But, I am not trying to suggest the “P” in “PC” does not stand for “Personal”, and thus this article.


      Comment by techpaul | February 12, 2012 | Reply

  11. Quote “…the primary purposes [sic] of the Updates is to “patch” (aka ‘close’) security vulnerabilities and fix buggy code.”

    Even AFTER updates have been installed—

    The primary way a user can avoid a security problem is by careful use and careful browsing.

    The primary way a user can be protected from buggy windoze code is via frequent full Drive Image backups to an external hard drive.

    In other words neither micro$$oft or any retail manufacturer is going to provide the full security and reliability that most everyone needs.


    Comment by DIY Reliability | March 26, 2012 | Reply

    • DIY Reliability,
      If it were merely a matter of eliminating the bugz, a program’s “maturing” (and testing/patching cycles) would eventually eliminate the need for updates. But we are in a cat and mouse game against the “hackers”, who are constantly seeking new ways to exploit code – close that way down, they go back to the drawing board and try something else.
      It is a “dynamic”, pervasive, unrelenting attack.. and (generally speaking) utterly unpredictable (ref: “zero day exploits”), requiring reactions (aka “patches” aka “updates”) to successful forays. (Sadly, often these “blackhats” are often better financed than the “whitehats”.)

      It is popular to believe that M$, in cahoots with others, deliberately put out shoddy product. To sell fixes, and newer versions. But there is much more going on here. (And Windows predates viruses..) Regardless of what a person might believe, your two “primary ways” are spot on — hard drives die (regardless of the OS onboard) and criminals attack your machine/device via the Internet (and dropping infected USB sticks in parking lots…)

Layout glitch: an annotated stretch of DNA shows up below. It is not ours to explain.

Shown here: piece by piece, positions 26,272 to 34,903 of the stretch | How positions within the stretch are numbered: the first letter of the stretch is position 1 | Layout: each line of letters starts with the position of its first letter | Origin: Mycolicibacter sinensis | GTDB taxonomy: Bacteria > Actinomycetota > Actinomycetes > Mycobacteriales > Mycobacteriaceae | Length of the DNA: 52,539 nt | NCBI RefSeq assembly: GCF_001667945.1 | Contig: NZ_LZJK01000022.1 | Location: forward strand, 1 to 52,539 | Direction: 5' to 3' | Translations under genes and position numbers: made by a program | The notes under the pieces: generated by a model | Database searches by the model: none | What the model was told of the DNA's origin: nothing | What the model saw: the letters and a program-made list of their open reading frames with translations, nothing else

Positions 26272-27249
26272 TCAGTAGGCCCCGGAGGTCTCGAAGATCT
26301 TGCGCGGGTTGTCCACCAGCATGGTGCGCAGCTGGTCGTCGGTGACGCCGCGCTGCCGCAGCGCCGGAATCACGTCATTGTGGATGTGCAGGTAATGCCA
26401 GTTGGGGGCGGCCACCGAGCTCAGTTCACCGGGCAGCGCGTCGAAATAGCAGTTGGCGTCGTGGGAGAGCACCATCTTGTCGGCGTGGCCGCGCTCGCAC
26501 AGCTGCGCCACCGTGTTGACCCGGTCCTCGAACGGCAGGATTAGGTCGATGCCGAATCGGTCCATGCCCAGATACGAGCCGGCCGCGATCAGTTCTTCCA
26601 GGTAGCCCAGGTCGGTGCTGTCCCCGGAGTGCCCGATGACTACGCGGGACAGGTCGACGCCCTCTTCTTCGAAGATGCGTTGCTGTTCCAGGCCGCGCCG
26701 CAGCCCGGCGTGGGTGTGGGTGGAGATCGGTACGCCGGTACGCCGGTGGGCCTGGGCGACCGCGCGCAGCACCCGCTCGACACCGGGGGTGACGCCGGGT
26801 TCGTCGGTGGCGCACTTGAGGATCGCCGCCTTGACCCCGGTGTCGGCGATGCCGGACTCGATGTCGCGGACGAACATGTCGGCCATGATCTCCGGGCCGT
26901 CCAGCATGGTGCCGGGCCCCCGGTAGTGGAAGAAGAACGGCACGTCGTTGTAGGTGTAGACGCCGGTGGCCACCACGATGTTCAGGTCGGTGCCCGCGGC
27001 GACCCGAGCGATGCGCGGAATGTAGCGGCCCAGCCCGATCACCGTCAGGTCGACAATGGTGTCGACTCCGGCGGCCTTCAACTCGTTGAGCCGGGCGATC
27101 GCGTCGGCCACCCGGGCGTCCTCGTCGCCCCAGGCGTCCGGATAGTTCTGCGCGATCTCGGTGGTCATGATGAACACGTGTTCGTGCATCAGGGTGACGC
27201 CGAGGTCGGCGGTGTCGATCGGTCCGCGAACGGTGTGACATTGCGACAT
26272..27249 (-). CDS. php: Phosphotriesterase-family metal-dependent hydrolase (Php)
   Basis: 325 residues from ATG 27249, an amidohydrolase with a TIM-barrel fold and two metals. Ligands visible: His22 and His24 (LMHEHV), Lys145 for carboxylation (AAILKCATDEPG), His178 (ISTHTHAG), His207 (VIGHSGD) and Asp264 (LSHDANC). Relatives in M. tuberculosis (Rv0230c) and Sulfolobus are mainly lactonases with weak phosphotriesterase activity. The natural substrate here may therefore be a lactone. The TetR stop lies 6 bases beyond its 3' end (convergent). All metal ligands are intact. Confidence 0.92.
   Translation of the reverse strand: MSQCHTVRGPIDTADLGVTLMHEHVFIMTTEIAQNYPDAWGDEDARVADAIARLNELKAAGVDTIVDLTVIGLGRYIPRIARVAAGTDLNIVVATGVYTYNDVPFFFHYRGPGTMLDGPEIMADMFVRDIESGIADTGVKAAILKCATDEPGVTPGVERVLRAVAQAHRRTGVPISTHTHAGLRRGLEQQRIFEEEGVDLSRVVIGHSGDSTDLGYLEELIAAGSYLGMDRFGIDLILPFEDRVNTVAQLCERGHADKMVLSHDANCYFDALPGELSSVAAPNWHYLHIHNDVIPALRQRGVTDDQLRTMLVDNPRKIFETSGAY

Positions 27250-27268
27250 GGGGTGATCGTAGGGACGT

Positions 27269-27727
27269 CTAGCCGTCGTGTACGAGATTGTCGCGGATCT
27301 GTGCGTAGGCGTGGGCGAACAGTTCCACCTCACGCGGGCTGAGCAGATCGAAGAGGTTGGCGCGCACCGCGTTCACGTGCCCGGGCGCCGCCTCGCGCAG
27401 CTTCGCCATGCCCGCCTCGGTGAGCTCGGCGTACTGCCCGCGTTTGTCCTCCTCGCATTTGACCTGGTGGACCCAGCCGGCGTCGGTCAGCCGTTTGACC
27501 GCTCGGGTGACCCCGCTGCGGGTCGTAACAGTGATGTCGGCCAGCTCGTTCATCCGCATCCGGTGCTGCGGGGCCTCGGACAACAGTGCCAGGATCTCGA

Comment by techpaul | March 27, 2012 | Reply

  12. I use IE version 9.0.8112 and still get the threatening message that WordPress will shortly stop supporting it…something seems strange here…


    Comment by peter benedek | July 10, 2012 | Reply

    • peter benedek,
      Since IE9 is current, I agree. I am afraid all I can suggest as a first step is to contact WP support and ask if they can explain why you’re seeing that.

      Second, it may help to completely “reset” your IE. “Export” your Settings/Favorites, and then follow the steps here. (Then “Import” your settings back.)


      Comment by techpaul | July 10, 2012 | Reply

  13. I would LOVE to know how to get rid of all the adds that are such a distraction. Any hints would be well appreciated.



    Comment by Anonymous | January 8, 2013 | Reply

  14. Sorry I meant ads… how to block the ads that are always there.


    Comment by Anonymous | January 8, 2013 | Reply

  15. Just go into “Windows Update” and change the setting to “Ask before installing updates”.


    Comment by Ty Buchanan | March 2, 2013 | Reply

    • Ty Buchanan,
      Um.. no. Not quite.

      Your way will simply prompt when Updates are available. Each and every time. For the whole batch. (Basically saying “it’s time for Updates. Start now?”)

      The method in the article allows you to tell the machine to completely stop trying to prompt/install a particular Update. I used IE 9 as an example, but the method works on all Updates.


      Comment by techpaul | March 2, 2013 | Reply



    Comment by 1HAMBURGER | March 15, 2013 | Reply

      Thank you for taking the time to let me know you found my article helpful.


      Comment by techpaul | March 15, 2013 | Reply

  17. Thank you for this most excellent tip – my antivirus program kept alerting me there was a critical update so I’d open the Update window — IE 10? Critical? I don’t think so!


    Comment by Jet | May 30, 2013 | Reply

    • Jet,
      No. I don’t think so either.


      Comment by techpaul | May 30, 2013 | Reply